Being a member of declining Mughal nobility and old landed aristocracy, he never worked for a livelihood, lived on either royal patronage of Mughal Emperors, credit or the generosity of his friends. His fame came to him posthumously. He had himself remarked during his lifetime that although his age had ignored his greatness, it would be recognized by later generations. After the decline of Mughal Empire and rise of British Raj, despite his many attempts, Ghalib could never get the full pension restored.
Ghalib started composing poetry at the age of 11. His first language was Urdu, but Persian and Turkish were also spoken at home. He got his education in Persian and Arabic at a young age. When Ghalib was in his early teens, a newly converted Muslim tourist from Iran (Abdus Samad, originally named Hormuzd, a Zoroastrian) came to Agra. He stayed at Ghalibs home for 2 years. He was a highly educated individual and Ghalib learned Persian, Arabic, philosophy, and logic from him.
Although Ghalib himself was far prouder of his poetic achievements in Persian, he is today more famous for his Urdu ghazals. Numerous elucidations of Ghalib’s ghazal compilations have been written by Urdu scholars. The first such elucidation or Sharh was written by Ali Haider Nazm Tabatabai of Hyderabad during the rule of the last Nizam of Hyderabad. Before Ghalib, the ghazal was primarily an expression of anguished love; but Ghalib expressed philosophy, the travails and mysteries of life and wrote ghazals on many other subjects, vastly expanding the scope of the ghazal. This work is considered his paramount contribution to Urdu poetry and literature.
In keeping with the conventions of the classical ghazal, in most of Ghalib’s verses, the identity and the gender of the beloved is indeterminate. The critic/poet/writer Shamsur Rahman Faruqui explains that the convention of having the “idea” of a lover or beloved instead of an actual lover/beloved freed the poet-protagonist-lover from the demands of realism. Love poetry in Urdu from the last quarter of the seventeenth century onwards consists mostly of “poems about love” and not “love poems” in the Western sense of the term.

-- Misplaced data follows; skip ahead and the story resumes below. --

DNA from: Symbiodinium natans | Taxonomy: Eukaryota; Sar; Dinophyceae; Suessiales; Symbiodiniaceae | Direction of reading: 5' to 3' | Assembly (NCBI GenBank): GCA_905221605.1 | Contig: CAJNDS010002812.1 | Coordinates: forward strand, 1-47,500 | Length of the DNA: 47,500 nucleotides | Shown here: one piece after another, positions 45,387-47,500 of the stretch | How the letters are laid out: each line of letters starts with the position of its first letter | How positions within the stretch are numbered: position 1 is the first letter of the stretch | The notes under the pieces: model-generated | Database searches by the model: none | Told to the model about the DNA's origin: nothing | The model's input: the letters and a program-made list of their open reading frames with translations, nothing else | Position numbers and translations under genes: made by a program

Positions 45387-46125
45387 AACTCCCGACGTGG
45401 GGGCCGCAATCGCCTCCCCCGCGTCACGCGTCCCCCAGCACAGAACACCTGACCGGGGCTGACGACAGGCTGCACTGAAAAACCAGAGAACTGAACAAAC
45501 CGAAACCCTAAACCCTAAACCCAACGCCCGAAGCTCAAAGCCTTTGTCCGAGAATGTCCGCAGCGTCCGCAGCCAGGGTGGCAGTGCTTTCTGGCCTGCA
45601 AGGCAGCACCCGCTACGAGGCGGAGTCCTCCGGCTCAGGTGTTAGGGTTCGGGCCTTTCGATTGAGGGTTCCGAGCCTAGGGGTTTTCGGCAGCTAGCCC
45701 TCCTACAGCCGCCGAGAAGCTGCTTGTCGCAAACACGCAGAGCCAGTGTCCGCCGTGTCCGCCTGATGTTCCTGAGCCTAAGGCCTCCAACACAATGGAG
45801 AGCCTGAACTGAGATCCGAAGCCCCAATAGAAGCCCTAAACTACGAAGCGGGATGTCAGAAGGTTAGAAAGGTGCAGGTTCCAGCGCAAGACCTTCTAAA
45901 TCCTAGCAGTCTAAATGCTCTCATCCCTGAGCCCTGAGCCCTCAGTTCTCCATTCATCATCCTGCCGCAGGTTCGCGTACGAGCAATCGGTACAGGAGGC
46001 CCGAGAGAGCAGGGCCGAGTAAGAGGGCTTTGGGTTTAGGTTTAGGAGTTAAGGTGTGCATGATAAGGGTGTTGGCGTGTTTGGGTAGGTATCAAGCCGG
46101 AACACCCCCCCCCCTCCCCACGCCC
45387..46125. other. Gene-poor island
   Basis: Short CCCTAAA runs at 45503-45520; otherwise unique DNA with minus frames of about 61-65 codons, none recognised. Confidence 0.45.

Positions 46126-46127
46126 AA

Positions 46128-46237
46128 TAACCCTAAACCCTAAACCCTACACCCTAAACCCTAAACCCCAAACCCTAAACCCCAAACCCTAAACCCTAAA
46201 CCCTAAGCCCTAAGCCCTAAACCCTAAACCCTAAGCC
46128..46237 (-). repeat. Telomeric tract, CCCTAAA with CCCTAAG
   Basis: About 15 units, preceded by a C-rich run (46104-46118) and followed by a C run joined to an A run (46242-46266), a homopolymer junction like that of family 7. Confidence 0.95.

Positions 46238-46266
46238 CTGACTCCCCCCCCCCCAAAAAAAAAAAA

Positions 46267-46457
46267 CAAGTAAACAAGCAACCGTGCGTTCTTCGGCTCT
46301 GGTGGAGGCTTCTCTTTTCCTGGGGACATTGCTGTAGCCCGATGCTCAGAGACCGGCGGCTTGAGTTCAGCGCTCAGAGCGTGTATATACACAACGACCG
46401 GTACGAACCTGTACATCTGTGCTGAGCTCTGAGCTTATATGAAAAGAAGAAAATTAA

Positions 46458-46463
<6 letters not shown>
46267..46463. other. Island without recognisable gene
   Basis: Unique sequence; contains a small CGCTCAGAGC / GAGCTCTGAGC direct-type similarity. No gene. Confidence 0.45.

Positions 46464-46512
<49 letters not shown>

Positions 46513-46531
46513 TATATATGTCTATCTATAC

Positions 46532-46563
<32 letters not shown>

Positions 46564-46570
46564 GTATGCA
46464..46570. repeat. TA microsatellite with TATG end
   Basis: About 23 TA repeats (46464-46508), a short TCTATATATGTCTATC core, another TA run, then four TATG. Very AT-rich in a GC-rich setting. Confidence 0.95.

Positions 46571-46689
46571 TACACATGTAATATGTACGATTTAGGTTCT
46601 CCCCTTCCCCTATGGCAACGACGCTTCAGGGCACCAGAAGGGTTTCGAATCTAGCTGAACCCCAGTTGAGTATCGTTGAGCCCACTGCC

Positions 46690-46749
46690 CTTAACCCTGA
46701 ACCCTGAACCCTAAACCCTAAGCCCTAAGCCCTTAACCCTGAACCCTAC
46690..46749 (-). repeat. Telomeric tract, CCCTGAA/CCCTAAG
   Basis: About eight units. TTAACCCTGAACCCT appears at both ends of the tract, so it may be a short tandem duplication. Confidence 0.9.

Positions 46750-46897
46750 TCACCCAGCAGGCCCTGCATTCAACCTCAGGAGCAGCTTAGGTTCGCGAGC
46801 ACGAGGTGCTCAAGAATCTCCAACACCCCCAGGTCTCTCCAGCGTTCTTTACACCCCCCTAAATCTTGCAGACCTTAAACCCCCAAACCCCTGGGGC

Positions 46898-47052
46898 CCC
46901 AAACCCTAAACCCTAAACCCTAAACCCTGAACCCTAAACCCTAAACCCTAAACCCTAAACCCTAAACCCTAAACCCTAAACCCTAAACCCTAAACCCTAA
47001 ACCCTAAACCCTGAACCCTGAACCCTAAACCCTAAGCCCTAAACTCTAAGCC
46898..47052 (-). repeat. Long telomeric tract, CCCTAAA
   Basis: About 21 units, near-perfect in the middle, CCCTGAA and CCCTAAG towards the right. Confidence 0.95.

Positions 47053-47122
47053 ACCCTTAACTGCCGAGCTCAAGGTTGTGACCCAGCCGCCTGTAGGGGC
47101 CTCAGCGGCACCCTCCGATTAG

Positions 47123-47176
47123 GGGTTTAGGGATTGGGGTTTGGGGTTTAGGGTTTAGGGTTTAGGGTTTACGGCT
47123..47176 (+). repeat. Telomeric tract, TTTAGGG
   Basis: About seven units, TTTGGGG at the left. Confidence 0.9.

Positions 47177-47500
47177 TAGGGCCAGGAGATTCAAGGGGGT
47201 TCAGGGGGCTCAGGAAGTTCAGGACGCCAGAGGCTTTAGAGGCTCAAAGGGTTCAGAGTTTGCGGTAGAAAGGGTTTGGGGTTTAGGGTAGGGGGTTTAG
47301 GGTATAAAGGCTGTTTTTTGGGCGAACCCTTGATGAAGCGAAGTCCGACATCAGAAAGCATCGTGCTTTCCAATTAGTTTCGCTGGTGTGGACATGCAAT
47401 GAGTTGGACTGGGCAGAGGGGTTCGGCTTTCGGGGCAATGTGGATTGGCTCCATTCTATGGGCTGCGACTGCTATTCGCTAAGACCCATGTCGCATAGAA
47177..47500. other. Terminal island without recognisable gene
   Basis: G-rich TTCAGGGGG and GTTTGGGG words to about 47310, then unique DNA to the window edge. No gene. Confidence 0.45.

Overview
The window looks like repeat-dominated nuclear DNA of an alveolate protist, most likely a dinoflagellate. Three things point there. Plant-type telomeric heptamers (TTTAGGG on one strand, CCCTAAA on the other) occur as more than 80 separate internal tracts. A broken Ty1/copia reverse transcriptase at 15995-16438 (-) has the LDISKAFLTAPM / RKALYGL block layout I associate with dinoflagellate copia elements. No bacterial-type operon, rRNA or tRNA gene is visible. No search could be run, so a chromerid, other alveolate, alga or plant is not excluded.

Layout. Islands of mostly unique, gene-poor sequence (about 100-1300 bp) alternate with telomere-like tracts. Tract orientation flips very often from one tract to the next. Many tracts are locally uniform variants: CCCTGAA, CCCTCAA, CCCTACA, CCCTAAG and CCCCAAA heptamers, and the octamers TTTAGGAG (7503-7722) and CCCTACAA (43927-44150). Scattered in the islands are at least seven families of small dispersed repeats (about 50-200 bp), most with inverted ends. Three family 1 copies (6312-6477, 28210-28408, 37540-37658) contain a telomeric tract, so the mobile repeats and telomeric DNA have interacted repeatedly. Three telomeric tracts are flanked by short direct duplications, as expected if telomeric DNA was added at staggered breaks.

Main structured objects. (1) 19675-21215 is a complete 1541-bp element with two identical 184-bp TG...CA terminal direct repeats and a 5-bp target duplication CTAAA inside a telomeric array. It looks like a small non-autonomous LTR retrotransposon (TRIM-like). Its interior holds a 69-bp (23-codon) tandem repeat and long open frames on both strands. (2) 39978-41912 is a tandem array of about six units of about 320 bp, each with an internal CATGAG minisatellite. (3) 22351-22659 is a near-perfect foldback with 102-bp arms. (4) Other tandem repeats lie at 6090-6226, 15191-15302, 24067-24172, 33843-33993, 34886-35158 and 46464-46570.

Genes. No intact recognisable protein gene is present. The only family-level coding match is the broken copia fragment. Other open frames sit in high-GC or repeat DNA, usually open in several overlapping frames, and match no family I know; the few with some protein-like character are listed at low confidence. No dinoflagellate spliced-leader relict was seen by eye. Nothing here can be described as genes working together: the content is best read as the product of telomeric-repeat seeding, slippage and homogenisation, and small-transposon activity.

The first complete English translation of Ghalib’s ghazals was written by Sarfaraz K. Niazi and published by Rupa & Co in India and Ferozsons in Pakistan. The title of this book is Love Sonnets of Ghalib and it contains complete Roman transliteration, explication and an extensive lexicon.
Mirza Ghalib was a gifted letter writer. Not only Urdu poetry but the prose is also indebted to Mirza Ghalib. His letters gave foundation to easy and popular Urdu. Before Ghalib, letter writing in Urdu was highly ornamental. He made his letters “talk” by using words and sentences as if he were conversing with the reader. According to him Sau kos se ba-zaban-e-qalam baatein kiya karo aur hijr mein visaal ke maze liya karo (from hundred of miles talk with the tongue of the pen and enjoy the joy of meeting even when you are separated). His letters were very informal, some times he would just write the name of the person and start the letter. He himself was very humorous and also made his letter very interesting. He said Main koshish karta hoon keh koi aesi baat likhoon jo parhay khoosh ho jaaye (I want to write the lines that whoever reads those should enjoy it). When the third wife of one of his friends died, he wrote. Some scholar says that Ghalib would have the same place in Urdu literature if only on the basis of his letters. They have been translated into English by Ralph Russell, The Oxford Ghalib.
Ghalib was a chronicler of this turbulent period. One by one, Ghalib saw the bazaars – Khas Bazaar, Urdu Bazaar, Kharam-ka Bazaar, disappear, whole mohallas (localities) and katras (lanes) vanish. The havelis (mansions) of his friends were razed to the ground. Ghalib wrote that Delhi had become a desert. Water was scarce. Delhi was now “ a military camp”. It was the end of the feudal elite to which Ghalib had belonged. He wrote:
Mr. Raza as per your curious question,,this stupid blog has given an answer.